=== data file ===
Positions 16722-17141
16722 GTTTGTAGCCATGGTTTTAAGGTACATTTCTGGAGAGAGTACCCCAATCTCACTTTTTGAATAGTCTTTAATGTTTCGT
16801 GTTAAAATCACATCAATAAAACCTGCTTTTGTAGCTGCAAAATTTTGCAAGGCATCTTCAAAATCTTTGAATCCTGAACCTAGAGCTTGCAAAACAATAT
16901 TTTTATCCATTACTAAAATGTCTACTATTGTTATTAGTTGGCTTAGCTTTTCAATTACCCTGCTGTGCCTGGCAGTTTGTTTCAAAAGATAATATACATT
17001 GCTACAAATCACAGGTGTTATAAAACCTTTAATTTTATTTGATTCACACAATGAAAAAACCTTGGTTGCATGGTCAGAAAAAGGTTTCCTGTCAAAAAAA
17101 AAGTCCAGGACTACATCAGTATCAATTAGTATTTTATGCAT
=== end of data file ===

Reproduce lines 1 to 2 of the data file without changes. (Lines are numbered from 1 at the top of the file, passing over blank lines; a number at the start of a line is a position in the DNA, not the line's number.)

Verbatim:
Positions 16722-17141
16722 GTTTGTAGCCATGGTTTTAAGGTACATTTCTGGAGAGAGTACCCCAATCTCACTTTTTGAATAGTCTTTAATGTTTCGT